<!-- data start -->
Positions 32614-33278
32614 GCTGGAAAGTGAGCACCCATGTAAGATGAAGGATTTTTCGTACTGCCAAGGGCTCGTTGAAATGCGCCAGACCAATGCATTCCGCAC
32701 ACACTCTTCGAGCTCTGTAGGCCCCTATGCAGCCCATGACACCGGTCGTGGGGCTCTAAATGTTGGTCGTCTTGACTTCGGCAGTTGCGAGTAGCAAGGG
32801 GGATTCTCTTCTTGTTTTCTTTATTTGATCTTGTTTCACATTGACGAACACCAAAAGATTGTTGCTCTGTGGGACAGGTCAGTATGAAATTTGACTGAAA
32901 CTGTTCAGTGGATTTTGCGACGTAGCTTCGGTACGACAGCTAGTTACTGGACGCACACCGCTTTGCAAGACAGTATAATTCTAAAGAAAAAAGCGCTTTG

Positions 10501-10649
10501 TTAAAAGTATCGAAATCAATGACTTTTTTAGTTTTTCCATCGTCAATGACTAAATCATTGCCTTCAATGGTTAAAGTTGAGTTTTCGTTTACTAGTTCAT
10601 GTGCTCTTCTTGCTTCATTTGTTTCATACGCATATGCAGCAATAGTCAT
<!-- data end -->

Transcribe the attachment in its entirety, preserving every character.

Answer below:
Positions 32614-33278
32614 GCTGGAAAGTGAGCACCCATGTAAGATGAAGGATTTTTCGTACTGCCAAGGGCTCGTTGAAATGCGCCAGACCAATGCATTCCGCAC
32701 ACACTCTTCGAGCTCTGTAGGCCCCTATGCAGCCCATGACACCGGTCGTGGGGCTCTAAATGTTGGTCGTCTTGACTTCGGCAGTTGCGAGTAGCAAGGG
32801 GGATTCTCTTCTTGTTTTCTTTATTTGATCTTGTTTCACATTGACGAACACCAAAAGATTGTTGCTCTGTGGGACAGGTCAGTATGAAATTTGACTGAAA
32901 CTGTTCAGTGGATTTTGCGACGTAGCTTCGGTACGACAGCTAGTTACTGGACGCACACCGCTTTGCAAGACAGTATAATTCTAAAGAAAAAAGCGCTTTG

Positions 10501-10649
10501 TTAAAAGTATCGAAATCAATGACTTTTTTAGTTTTTCCATCGTCAATGACTAAATCATTGCCTTCAATGGTTAAAGTTGAGTTTTCGTTTACTAGTTCAT
10601 GTGCTCTTCTTGCTTCATTTGTTTCATACGCATATGCAGCAATAGTCAT